Category Archives: Book Review

Austen Years: A Memoir in Five Novels Book Review

When life throws shit our way, we often turn to our favorite books or movies. It is the predictability in a sea of chaos that may be the one thing that gets us through the emotional turbulence.

Austen Years: A Memoir in Five Novels, by Rachel Cohen, was published last year. About a decade ago, Cohen was going through tough times. Her father was on the verge of dying of cancer and she was near the end of her first pregnancy. Needing something to provide a source of comfort, she turned to Jane Austen.

In this memoir, Cohen weaves her story with Austen’s while exploring the emotions and narratives within the novels. She writes about dealing with grief, loss, change, and watching your children grow up.

I really enjoyed this book. While reading it, I was reminded why after more than 200 years, Austen is still beloved as an author. The experiences of the characters are thoroughly human. The feelings are ones we can all relate to. If I were to make a list of books for newbie Austen readers, this one would be on the list. There is just enough detail to hook the reader, without going deep into the nitty-gritty details that only a longtime Janeite would understand.

Do I recommend it? Absolutely.

Austen Years: A Memoir in Five Novels is available wherever books are sold.

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I Let You Fall: A Romantic Drama Book Review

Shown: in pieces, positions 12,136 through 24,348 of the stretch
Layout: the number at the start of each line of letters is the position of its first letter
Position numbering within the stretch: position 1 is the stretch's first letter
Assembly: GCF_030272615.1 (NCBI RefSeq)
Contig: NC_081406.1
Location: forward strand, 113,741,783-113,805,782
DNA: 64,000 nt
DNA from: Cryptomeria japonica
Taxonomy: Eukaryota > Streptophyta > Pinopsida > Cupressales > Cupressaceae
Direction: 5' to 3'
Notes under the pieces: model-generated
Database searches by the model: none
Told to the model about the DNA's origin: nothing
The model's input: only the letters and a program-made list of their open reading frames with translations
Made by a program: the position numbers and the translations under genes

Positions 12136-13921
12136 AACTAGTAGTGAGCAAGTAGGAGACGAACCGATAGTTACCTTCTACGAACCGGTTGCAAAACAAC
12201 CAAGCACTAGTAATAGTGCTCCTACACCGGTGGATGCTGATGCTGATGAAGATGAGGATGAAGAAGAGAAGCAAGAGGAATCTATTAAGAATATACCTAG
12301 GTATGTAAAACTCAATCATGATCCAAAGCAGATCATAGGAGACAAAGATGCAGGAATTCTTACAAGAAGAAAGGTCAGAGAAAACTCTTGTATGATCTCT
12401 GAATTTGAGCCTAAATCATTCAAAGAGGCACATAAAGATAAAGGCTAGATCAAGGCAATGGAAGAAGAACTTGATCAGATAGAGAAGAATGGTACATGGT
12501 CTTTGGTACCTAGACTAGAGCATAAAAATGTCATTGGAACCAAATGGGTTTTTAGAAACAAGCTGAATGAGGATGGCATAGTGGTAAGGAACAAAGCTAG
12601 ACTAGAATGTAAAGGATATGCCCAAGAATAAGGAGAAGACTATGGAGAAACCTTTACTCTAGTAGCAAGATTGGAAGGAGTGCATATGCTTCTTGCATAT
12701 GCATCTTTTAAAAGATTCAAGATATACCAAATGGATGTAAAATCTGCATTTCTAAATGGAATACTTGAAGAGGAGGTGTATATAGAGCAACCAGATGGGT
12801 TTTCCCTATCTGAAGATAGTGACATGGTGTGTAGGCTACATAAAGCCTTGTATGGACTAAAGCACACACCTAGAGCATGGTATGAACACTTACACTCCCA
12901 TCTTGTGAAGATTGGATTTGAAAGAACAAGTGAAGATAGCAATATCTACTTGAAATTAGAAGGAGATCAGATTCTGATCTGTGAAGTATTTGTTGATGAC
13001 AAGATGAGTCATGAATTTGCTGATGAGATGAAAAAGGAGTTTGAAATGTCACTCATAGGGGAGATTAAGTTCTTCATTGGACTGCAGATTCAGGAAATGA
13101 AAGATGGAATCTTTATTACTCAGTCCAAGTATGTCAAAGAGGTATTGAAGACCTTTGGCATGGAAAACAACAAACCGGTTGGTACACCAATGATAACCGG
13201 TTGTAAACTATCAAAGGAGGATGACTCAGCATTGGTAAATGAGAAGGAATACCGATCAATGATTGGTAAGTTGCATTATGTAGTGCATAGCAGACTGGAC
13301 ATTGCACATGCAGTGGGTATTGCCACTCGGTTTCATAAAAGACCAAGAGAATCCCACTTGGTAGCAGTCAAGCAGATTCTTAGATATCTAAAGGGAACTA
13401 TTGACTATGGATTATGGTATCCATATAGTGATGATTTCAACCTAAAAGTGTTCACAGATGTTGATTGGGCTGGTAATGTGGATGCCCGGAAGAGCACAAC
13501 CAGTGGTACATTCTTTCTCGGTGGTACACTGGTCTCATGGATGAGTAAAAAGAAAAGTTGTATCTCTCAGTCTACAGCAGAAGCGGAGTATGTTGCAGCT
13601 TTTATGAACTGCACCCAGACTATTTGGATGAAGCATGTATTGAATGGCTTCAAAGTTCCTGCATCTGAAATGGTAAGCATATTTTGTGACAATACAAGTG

It’s easy to get stuck in a rut. Sometimes, it takes a dramatic event to shake us out of that rut.

Sara Downing‘s new supernatural romance novel, I Let You Fall: A Romantic Drama was published on June 20th. Eve Chapman has it all: a supportive family, a loving boyfriend, and a job that makes her going into work worth the agita. Everything changes when she wakes up on a hot London night in the hospital. Watching as the doctors remove the bandages from a woman who has had a head injury, Eve is shocked to learn that she is the woman on the operating table.

While she is physically immobilized by the coma, her soul is stuck between life and death. Eve discovers that she is not alone. Luca Diaz is also frozen in this realm. He becomes her guide, instructing her on how to support those who are still alive. As time passes and they spend more time together, Eve begins to reassess her life choices.